We at DanceDance.com remember Jeff Mills was an influential radio DJ
on WJLB Known as “The Wizard.”
Mills’ sets were a highlight of the nightly show from “The Electrifying Mojo”, Charles Johnson. Complementing Mojo’s eclectic playlists, Mills would do advanced DJ tricks like beat juggling and scratching while mixing obscure Detroit Techno, Miami Bass, Chicago House and classic New Wave tracks both live and using a multi track when pre-recorded.
In going on to create his own music Jeff Mills is credited with laying the foundations for the highly influential Detroit Techno collective, Underground Resistance, alongside ‘Mad’ Mike Banks, a former Parliament bass player. Just like Public Enemy did some years before in hip hop, these men confronted the mainstream music industry with revolutionary rhetoric. Dressed in uniforms with skimasks and black combat suits, they were ‘men on a mission’, aiming at giving techno more content and meaning.
Mills would never officially leave UR, but later he went his own way. He moved to New York and after a short stay in Berlin (Tresor) ended up in Chicago. There in 1992, with fellow Detroit native Robert Hood, he set up his most important record label, Axis, aiming for a simpler more minimal sound than most of the techno being produced in those years. Later sub-labels were created:Purpose Maker, Tomorrow, and 6277.
His albums and EPs comprise mostly of separate tracks mixed into the live DJ sets for which he became a famous. Mills has been credited for his exceptional turntable skills. Tracks are almost chopped to bits to showcase the strongest fragments for his relentless sound collages. He usually uses three decks, a Roland 909 drum-machine and up to seventy records in one hour.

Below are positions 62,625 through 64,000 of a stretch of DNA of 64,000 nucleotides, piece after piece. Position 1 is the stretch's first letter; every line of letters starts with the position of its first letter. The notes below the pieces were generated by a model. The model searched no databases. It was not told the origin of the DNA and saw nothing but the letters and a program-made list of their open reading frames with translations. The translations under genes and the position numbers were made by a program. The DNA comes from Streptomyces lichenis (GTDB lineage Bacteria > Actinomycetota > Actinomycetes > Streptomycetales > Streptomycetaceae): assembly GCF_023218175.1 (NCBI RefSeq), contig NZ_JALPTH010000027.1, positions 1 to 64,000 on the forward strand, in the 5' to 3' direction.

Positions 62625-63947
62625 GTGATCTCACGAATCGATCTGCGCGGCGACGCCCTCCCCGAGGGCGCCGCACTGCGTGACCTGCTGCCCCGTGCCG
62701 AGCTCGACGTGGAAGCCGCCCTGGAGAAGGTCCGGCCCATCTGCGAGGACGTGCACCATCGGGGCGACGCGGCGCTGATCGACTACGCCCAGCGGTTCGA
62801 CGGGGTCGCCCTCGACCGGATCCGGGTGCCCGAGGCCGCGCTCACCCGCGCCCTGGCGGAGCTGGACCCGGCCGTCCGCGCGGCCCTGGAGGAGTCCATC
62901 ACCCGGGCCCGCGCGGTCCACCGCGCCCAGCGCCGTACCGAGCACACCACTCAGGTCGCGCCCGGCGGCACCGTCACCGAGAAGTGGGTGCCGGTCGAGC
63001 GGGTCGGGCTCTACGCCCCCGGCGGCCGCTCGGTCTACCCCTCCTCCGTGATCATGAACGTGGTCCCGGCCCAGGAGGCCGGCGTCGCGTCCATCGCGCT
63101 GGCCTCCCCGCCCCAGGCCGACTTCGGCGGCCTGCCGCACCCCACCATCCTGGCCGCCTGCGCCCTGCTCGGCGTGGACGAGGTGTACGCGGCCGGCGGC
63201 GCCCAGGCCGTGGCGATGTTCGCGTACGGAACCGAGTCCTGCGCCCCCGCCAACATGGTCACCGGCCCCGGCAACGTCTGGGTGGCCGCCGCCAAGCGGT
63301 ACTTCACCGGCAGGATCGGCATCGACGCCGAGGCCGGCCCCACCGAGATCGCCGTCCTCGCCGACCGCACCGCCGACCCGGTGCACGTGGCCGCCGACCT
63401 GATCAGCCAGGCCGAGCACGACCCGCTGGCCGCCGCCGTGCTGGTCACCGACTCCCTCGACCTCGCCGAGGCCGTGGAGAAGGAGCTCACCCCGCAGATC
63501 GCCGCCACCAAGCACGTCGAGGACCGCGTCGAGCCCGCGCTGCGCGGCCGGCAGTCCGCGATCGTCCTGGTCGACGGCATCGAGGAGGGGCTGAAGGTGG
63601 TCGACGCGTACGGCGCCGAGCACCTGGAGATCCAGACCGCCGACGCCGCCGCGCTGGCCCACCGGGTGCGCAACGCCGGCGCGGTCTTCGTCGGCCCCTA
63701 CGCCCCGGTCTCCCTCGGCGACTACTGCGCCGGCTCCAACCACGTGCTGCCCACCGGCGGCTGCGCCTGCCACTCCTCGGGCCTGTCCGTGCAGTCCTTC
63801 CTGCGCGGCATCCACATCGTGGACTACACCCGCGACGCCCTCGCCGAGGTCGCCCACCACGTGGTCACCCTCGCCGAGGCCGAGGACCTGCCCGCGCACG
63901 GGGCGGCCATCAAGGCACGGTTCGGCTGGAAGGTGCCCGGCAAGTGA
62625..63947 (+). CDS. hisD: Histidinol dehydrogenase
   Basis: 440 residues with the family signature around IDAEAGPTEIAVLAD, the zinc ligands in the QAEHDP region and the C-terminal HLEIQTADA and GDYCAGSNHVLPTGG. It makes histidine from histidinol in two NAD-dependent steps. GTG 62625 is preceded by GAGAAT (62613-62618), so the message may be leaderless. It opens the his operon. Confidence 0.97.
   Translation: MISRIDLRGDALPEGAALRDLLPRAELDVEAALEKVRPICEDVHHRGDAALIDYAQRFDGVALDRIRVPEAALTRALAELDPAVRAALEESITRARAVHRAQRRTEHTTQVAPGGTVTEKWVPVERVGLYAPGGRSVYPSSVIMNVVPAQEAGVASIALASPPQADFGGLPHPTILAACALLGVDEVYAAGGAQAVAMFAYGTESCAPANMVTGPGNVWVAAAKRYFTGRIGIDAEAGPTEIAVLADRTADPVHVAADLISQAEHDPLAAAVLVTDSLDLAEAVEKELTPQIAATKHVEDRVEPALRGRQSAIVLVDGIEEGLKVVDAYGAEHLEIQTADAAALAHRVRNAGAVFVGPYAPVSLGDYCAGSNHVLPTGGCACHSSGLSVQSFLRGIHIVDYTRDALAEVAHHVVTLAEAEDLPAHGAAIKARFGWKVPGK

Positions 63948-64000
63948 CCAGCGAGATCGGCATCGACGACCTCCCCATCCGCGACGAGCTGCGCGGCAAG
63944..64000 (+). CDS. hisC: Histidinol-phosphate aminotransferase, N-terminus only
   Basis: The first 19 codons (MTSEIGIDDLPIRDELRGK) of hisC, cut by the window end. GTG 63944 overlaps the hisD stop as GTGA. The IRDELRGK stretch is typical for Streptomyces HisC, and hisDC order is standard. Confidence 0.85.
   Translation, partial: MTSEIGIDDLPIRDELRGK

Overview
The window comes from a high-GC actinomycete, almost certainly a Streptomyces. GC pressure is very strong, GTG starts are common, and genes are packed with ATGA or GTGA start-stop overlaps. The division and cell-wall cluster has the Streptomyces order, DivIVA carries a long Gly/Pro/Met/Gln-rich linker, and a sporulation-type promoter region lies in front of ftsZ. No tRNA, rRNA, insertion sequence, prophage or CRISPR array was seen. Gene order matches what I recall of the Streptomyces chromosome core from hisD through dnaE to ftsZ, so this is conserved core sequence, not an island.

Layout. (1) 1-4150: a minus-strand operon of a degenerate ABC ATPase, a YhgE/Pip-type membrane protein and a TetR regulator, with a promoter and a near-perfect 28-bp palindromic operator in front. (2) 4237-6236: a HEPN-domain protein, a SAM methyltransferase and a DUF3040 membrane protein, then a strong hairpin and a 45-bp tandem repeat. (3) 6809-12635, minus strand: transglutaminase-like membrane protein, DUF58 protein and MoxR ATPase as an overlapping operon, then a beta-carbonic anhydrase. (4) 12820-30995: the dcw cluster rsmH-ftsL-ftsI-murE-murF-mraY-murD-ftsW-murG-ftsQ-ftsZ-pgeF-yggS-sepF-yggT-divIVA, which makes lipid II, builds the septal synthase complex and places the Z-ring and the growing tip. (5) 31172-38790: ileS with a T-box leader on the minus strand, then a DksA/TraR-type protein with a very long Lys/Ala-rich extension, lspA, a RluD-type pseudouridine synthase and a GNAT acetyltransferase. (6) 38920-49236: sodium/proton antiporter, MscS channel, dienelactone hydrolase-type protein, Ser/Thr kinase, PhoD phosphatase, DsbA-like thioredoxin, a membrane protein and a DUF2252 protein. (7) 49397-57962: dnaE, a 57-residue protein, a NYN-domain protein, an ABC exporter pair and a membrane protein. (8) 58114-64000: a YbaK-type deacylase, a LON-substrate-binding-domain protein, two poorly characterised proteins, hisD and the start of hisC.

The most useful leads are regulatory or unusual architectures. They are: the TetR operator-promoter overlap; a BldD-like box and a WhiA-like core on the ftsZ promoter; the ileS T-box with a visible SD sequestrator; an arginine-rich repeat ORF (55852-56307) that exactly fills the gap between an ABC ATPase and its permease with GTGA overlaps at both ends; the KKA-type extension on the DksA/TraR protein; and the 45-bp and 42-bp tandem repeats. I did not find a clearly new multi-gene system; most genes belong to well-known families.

The live DJ-mix album Mix-Up Volume 2 is a highly-regarded example of Mills’ 1990s stage show, recorded at the Liquid Room in Tokyo.
“A decade back, while not exactly establishing a precedent, Detroit deejay Jeff Mills unleashed a recording of one of his live deejay sets at the Liquid Room’s former Kabukicho residence,” assessed Andrez Bergen in 2005, in Japan’s Daily Yomiuri newspaper. “Titled Mix-Up Vol. 2, it was a relentless techno masterpiece, warts and all, that combined two diverse channels in the mix: the actual music itself, along with the audience’s response.
The Exhibitionist album contains a live show from 2004.
More recently he appears to be taking extended forays into epic techno (such as his re-scoring of Metropolis, which he performed live with the original film) and his 16 September 2004 7-hour set with Laurent Garnier at Fabric. The epic proportions were further extended when his 2006 album Blue Potential was recorded with the Montpellier Philharmonic Orchestra under Alain Altinoglu. There is a DVD of the concert at which the album was recorded, an opportunity to see Mills in action, live on stage. Amongst Glasgow’s clubbing intelliegentsia, ‘jeff mills’ are slang for pills, AKA Ecstasy, since Mills has become a cult figure amongst clubbers in Glasgow, after attending Pressure, in The Arches, hosted by Slam.
His Exhibitionist DVD, from 2004, features him mixing live on three decks and CD player in a studio, stark and simple. There are several mixes, one of Axis tracks, two of Jeff Mills tracks, and another of various artists. The mixes are shot from several cameras, up close, and his long graceful fingers fly over the gear, furious, his genius and skill on full display. The DVD also includes an interview with him, and another one with Octave One.